Our culture’s ever-increasing individualism is about to take a decisive turn. Any day now self-checkout lanes in our stores will outnumber the lanes that lead shoppers to a human cashier. At that point, “going to the market” will become a solitary enterprise.
When I walk into the grocery store closest to my home, I enter an environment designed to encourage me to do my shopping quickly and without bothering the help. Shopping carts stand waiting for me at the front door. Signs above the aisles announce the main products to be found there, and the employees are scarce. There are four check-out stations where I can scan my own groceries, place them into plastic sacks, process my coupons and feed my money into a slot. All by myself. If I do it the right way, I successfully purchase a week’s worth of groceries without ever interacting with another human being.
Initially I recoiled at the idea: the world of commerce has become cold and impersonal. Why exacerbate this trend? I caved, however, because the self-checkout option is easier. I usually don’t have to wait in line, and I can get out the door and on my way home more quickly.
Perhaps this isn’t as successful as I’d thought, however. Lately I’ve realized that I’m impatient when this “faster” lane isn’t as fast as usual. I become irritated when the self-checkout machine has a hiccup and I have to call over a real, flesh-and-blood human to help me.
As we move through the season after Pentecost, it is worth remembering that when Jesus Christ appeared to his disciples in the weeks following the resurrection, he did not speak to them in the disembodied voice of a Kroger self-checkout machine, and he did not beam himself into living rooms where isolated individuals were watching cable TV. He didn’t send out a mass e-mail, and he didn’t offer a sermon downloadable on iTunes.
Instead, he appeared in two ways. The first type of encounter was with one or two people at a time, as in his appearance to Mary Magdalene and the other Mary near the tomb, or to the two disciples on the road to Emmaus. But when he appeared to one or two, it was not for their solitary benefit. He made a point of asking them to go to others. “Do not be afraid; go and tell my brothers to go to Galilee; there they will see me” (Matt. 28:10). Likewise, the encounter on the Emmaus road seems designed to motivate the pair of disciples to go and witness to the larger group (Luke 24:32-35).
The second way the resurrected Jesus appeared was to groups of his followers, as when he showed up in the midst of the disciples. In each instance, he shared a teaching or command that increased the disciples’ understanding and empowered their witness: in Matthew, it was the commission to baptize and make disciples; in Luke, a greater understanding of the scriptures; in John, the gift of the Holy Spirit itself.
In all his resurrection appearances, Jesus works to create the community that will become the church. This is the case whether he is motivating individuals to witness to the larger whole or encouraging and equipping the group of disciples itself. In all of these instances, he offers himself either for community or in community.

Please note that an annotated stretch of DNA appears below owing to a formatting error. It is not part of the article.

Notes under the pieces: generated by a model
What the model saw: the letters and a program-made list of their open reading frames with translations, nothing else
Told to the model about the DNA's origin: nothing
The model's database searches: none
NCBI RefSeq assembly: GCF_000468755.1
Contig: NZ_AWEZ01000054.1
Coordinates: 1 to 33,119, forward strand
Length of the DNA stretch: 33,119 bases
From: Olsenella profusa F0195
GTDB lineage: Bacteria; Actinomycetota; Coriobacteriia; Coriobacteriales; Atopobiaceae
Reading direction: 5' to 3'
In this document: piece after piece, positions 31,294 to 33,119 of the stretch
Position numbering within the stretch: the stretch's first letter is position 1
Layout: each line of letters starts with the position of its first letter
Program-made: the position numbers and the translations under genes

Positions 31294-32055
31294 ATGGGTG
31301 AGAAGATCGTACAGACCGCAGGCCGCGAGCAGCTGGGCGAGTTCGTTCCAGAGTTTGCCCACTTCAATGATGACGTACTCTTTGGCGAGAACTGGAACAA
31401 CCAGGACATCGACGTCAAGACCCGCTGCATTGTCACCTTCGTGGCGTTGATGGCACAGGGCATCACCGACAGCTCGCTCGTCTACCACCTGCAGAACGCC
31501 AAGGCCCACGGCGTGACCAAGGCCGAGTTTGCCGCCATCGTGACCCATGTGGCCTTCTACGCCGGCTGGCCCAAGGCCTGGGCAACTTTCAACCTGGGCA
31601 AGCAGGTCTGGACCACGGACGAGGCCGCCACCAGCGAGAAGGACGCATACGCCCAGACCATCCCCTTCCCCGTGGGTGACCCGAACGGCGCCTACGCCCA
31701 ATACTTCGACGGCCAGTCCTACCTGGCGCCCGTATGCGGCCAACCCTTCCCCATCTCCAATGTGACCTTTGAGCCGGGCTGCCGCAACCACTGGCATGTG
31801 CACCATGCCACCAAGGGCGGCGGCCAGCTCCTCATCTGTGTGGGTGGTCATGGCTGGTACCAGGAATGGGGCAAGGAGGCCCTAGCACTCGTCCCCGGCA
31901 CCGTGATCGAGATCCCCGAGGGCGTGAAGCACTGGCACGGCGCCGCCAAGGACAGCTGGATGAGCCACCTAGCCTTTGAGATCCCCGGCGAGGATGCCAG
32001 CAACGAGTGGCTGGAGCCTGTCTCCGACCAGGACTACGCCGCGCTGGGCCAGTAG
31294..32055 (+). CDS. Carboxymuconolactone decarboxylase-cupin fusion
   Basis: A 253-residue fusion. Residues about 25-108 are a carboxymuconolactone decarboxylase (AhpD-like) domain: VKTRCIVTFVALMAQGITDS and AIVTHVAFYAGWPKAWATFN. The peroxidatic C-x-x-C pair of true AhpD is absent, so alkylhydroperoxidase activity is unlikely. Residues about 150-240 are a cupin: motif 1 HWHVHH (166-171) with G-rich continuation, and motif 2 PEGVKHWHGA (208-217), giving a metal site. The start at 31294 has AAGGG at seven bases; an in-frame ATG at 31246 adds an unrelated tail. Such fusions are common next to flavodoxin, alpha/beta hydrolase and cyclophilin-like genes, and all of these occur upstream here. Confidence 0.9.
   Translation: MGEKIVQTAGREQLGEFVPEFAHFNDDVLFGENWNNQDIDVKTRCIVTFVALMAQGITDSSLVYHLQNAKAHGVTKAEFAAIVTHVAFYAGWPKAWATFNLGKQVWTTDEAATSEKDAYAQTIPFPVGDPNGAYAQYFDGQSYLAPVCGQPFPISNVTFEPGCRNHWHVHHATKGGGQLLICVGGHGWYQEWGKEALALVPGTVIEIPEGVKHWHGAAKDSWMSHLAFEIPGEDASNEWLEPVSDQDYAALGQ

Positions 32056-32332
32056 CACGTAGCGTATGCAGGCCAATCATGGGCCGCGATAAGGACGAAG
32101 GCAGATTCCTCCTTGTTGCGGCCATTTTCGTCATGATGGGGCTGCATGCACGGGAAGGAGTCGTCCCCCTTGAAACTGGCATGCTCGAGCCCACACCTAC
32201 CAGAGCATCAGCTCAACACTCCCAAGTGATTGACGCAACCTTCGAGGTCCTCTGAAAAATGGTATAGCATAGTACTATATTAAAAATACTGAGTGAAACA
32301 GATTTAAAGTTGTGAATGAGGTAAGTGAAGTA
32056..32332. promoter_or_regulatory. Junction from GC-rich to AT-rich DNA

In October of 2005, just weeks after Hurricane Katrina ravaged the Gulf Coast, I went with a group of people to do relief work in Pascagoula, Mississippi. We stayed at an Assemblies of God church that was just far enough inland that the flooding damaged, rather than destroyed, the church building. The trip was a lesson to me in the power of the Holy Spirit working in community in almost every way—except in the case of the pastor of the church.
To be fair, this pastor was in the midst of the biggest challenge of his life. But in the process of equipping his community for the work of rebuilding homes and lives, he alienated almost everyone with whom he came into contact. Headstrong and abrasive, he pushed away not only the relief workers who stayed in his church, but as he admitted to me, his own church members as well.
He was undaunted by the adverse effects of his attitude; in fact, he took his troubles as a sign that he was right. He claimed to be carrying on a personal discourse with the Holy Spirit, and his belief in a special calling gave him all the authority he needed for the ministry of rebuilding Pascagoula.
This pastor’s background was Pentecostal, but the Pentecost that he subscribed to was a Pentecost of one. He had no need to test his divine discourse with God against scripture, the tradition, or the community of faith because God had been revealed to him personally, and that was enough. He had a divine mandate to do anything he wanted to do.
Of course, there is no such thing as a Pentecost of one. Just as the resurrection appearances of Jesus were progenitors of Christian community, so too the Spirit descended on the disciples and drew in a new community from all nations (Acts 2). There is no private, individualistic revelation of the Holy Spirit’s power—the Pentecost is an event that can be experienced only by the whole church. It is a Pentecost of all.
Pentecost reminds us that God’s redemptive work happens in the context of that corporate body called the church and not in isolated, individual units. That is a pertinent reminder for our day, when individual people and individual congregations separate from larger ecclesial bodies in order to pursue their own tailored versions of discipleship. In a larger sense, it is a lesson for those who remain faithful with the church, as they too must navigate in an isolating world full of self-checkout lanes and self-proclaimed prophets.